As public concerns grew over the safety of tap water after the algae advisory in the capital’s Han River was issued, the Seoul city government said Friday that their latest test showed the water posed no threat to health.
The city released the results of its test conducted Wednesday at five water intake facilities along the river including Gangbuk, Amsa and Pungnap, which found no signs of toxic material.
The city had tested for microcystin, nodularin and anatoxin a.
Another test in the Paldang Dam, however, found an alga called microcystis, which produces microcystin, a highly toxic substance that can cause liver cancer.
A duck rests on a rock in the Han River near Mapo in northern Seoul where the water has visibly turned green with algae. (Yonhap News)
But the officials said the amount of the toxic substance found was 0.107 microgram per liter of water, much lower than the levels that pose a cancer risk.
The World Health Organization standard for microcystin in water is 1 microgram per liter.
“The amount of microcystin detected in the test is not harmful to humans,” said Chung Mi-sun, deputy director from Water Quality Management Division.
As part of the city’s efforts to curb rising anxiety, Mayor Park Won-soon paid a visit to the Han River and Paldang Dam on Aug. 7 to monitor the situation in the areas affected by the blue-green algae.
He ordered to hold an expert meeting for analyzing the exact causes of the algae blooms, preparing preventive and follow-up measures. He also asked city officials to come up with an improved alert system for detecting algae blooms.
The city government issued an algae warning Thursday in a 9.5-kilometer stretch from Gangdong Bridge to Jamsil Bridge, in the eastern part of the river. It was followed by another algae warning issued in the northeastern part of the river and Paldang Dam in Gyeonggi Province.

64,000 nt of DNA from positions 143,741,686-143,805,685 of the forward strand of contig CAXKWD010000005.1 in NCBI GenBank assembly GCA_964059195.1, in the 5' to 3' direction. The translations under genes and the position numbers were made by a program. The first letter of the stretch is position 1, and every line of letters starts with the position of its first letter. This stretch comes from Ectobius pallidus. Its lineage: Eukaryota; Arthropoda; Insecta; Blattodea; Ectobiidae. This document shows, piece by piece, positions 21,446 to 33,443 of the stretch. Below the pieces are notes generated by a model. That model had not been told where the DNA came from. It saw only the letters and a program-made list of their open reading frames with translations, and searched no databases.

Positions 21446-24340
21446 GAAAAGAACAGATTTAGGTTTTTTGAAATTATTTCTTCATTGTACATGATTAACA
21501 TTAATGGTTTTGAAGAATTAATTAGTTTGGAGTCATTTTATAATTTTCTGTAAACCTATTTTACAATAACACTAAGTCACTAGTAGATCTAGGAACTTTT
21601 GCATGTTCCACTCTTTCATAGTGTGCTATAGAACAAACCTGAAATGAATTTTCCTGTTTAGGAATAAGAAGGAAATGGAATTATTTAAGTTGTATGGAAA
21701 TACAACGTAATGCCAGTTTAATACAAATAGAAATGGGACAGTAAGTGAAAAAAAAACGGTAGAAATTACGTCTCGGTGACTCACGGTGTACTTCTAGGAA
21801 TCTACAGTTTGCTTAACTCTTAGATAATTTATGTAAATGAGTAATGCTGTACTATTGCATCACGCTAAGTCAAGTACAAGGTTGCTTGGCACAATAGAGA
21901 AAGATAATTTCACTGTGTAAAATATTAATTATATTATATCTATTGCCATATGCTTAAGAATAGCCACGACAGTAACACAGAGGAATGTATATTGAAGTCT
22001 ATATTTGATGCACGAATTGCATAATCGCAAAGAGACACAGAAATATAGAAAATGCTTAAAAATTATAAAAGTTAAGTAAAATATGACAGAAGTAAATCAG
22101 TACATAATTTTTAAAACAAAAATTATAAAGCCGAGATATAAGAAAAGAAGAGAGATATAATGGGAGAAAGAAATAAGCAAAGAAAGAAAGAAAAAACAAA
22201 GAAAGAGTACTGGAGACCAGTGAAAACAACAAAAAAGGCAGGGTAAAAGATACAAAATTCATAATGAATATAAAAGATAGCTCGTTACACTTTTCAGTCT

The monitoring department for the river set up within the city government will conduct tests on the water two or more times a week, the official said.
The city advised citizens to avoid water activities in the river, and to boil or refrigerate water before drinking, especially if it smells bad.
The warning is issued when chlorophyll a, an indicator of presence of algae, and blue-green algae are detected with a presence of more than 15 milligrams per cubic meter and 500 algal cells, respectively, in two consecutive water quality tests, usually in the period of two weeks.
The tests conducted on Aug. 1 and 8 in the five water intake facilities along the river show that more than double amount of chlorophyll a and eight times more algal cells were detected in some areas. The type of alga largely found in the tests is anabena, which produces geosmin, an odor-causing substance, and anatoxin, a neurotoxin.
The warning issues worried the citizens about the safety of tap water and the city’s bottled water called Arisu, leading some citizens to flock to supermarkets to buy bottled water.
The city said, however, the level of geosmin was too low to cause odd smells and it continues to keep an eye on the water quality.
As the weather agency says it is expected to rain over the weekend, the fast increase of algal blooms could slow down.
“Less sunlight and lower water temperature are expected to somewhat slow the rapid growth of the blue-green algae,” a city official said.
Warm temperatures, still water conditions, nutrient enrichment, and phosphorus are among the main factors for the growth of algae.
The algae warning can be lifted when the water shows improvement in two consecutive tests.
By Kim Young-won (firstname.lastname@example.org